In conversation with Felicity Mercer: generating income and growing commercial services

Local authority services are currently being delivered with 50% less central government funding than in 2010.  In your view, how have councils been able to manage with less money and rising demand?

I think the main reason we have managed is that local government as a sector is incredibly resilient and innovative. Looking back now, it was relatively straightforward in the first few years to deliver savings without impacting on front-line services through tried and tested methods such as procurement savings, reduction in non-staffing budgets and management restructures.  But the pace and scale of reductions in government funding has forced local government to come up with more and more creative solutions and commercialisation has been a big part of that.  Generating income is a positive response that reduces dependency on Government grants and enables local authorities to take control of their own destiny in a way that other savings options don’t.  It can result in growing a service, creating jobs, delivering wider community benefits and developing our workforce as opposed to closing community facilities, making redundancies and losing skills and experience.

In your view, what do you see as the biggest obstacle in the way of local authorities operating more commercially and why?

In my experience the biggest challenge is getting a balanced attitude to risk as part of an entrepreneurial culture.  There are the more traditional managers in local government who tend to be at the more risk-averse end of the spectrum and then there are a growing group of managers who want to deliver results quickly and see risk assessment as unnecessary bureaucracy.   The challenge is getting both these groups into the centre ground where they are comfortable in taking calculated risks.  The most successful ventures combine taking risks with robust planning!

If any, what income generation strategies has Telford implemented?

Our approach has started with a strong focus on retaining our existing customers, as it is always more cost effective to do this than to gain new ones.  We have then looked at increasing our customer base for our existing commercial services, for example selling services to out of borough schools and local businesses.  The final element of our strategy has been to develop new commercial services and ventures, starting with expanding our offer where we have an established reputation in the market, for example the development of our Leisure Services offer to include new family leisure attractions, such as a High Ropes Course.  We have also taken forward a number of larger-scale new commercial ventures, such as energy generation and building houses for market rent, which have been prioritised based on net income/return on investment, risk, organisational fit and the legal position around trading.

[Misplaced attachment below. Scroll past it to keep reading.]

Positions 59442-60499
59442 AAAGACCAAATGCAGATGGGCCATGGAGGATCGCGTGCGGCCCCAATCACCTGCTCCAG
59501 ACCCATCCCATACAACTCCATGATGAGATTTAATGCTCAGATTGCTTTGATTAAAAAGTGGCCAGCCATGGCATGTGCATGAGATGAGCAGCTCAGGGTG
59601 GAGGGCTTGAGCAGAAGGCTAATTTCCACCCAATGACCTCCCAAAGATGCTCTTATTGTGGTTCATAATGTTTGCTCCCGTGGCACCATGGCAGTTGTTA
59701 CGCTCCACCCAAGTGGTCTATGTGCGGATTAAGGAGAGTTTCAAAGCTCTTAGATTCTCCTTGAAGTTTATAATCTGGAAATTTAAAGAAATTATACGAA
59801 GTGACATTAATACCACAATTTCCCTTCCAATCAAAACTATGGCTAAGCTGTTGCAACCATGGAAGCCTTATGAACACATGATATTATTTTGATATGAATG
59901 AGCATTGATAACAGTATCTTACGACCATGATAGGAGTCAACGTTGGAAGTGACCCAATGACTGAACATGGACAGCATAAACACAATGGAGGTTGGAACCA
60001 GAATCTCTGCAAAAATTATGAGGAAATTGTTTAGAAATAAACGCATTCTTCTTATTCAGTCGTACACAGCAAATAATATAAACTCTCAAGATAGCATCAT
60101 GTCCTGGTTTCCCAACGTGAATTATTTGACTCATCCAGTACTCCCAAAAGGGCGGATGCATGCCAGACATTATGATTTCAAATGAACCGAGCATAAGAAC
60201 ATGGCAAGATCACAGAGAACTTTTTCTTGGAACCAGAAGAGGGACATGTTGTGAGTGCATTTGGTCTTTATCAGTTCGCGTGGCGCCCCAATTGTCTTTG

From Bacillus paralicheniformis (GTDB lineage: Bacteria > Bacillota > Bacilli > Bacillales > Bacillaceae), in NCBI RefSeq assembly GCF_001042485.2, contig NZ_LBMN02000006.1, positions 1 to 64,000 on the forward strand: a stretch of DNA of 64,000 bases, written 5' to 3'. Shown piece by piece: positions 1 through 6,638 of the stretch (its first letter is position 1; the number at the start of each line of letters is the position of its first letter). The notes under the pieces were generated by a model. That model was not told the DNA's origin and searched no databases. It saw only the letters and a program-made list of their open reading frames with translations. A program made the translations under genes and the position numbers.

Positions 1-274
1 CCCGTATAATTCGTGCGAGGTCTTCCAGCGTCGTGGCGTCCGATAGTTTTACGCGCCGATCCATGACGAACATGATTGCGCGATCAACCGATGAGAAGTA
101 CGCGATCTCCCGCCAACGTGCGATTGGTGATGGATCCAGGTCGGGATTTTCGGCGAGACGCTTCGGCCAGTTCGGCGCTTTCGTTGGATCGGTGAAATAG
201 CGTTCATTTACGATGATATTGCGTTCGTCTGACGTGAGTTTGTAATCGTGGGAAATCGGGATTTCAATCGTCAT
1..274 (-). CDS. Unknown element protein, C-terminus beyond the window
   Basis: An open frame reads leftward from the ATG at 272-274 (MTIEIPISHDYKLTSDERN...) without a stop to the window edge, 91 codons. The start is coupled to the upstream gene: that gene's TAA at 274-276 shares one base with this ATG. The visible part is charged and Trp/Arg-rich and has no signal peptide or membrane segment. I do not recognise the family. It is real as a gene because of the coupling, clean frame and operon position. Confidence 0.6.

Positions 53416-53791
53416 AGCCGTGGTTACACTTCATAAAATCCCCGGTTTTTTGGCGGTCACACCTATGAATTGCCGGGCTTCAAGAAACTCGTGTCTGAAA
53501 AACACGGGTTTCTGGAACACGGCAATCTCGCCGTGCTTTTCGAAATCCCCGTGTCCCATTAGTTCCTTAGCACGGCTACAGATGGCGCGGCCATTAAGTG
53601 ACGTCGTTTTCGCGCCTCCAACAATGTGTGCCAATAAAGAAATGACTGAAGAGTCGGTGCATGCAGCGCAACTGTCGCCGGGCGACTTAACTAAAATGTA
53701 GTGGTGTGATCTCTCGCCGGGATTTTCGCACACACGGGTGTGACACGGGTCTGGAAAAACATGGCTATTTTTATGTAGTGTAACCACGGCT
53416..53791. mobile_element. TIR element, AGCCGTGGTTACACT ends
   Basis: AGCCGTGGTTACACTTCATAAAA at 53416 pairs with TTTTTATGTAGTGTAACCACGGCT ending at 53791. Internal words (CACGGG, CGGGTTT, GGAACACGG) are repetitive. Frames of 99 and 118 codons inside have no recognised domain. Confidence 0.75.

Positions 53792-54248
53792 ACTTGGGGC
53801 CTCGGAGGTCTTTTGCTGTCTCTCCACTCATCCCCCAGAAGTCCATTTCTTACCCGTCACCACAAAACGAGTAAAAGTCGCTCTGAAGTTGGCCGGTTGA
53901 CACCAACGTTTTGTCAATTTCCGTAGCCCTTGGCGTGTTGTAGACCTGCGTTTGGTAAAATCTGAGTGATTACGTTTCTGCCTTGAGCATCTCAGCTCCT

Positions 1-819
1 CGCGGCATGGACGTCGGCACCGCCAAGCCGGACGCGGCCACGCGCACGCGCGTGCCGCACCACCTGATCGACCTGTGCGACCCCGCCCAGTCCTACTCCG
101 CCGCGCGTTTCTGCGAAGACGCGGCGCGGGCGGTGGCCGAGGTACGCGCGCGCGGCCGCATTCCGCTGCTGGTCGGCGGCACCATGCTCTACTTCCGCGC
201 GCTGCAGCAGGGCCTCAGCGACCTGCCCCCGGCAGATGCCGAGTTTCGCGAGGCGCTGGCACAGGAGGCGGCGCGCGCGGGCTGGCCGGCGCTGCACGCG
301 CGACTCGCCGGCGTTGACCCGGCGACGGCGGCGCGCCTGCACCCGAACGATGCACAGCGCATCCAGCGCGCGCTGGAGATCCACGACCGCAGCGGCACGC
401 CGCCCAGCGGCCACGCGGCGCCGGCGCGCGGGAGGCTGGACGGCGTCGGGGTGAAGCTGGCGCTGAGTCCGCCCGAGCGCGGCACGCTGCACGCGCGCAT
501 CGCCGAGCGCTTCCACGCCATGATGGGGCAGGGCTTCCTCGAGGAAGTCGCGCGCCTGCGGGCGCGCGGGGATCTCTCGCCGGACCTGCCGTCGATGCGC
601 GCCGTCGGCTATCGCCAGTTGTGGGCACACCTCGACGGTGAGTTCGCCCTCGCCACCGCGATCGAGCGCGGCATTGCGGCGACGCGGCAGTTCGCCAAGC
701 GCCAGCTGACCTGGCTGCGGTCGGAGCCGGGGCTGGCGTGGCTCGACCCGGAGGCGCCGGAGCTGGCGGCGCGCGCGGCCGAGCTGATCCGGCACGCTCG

What advice would you give to local authorities before they begin to design a commercial strategy to support public services?

I think a number of things are important in designing a successful commercial strategy.  Like any change where you want to get some momentum going, it is critical to get the support of the senior management team and members.  To help gain political support, it’s useful to centre your strategy around ventures that are a good organisational fit and have non-financial benefits as well as a solid return on investment.  It’s also worth considering investing in some dedicated project management capacity to research and develop new ideas and work alongside services to implement them, as managers do not always have the space or time to do this without support.  And finally I would say that it is important to do as well as plan, as the best way to build confidence, commercial acumen and effect a culture change is for people to experience the practical reality of operating successful commercial ventures.

Felicity Mercer is the Assistant Director of Commercial Services at Telford & Wrekin Council, and will be speaking about embracing commercial approaches to service delivery, at the Public Sector Solutions Expo on 20 November. To register or find out more, please click here.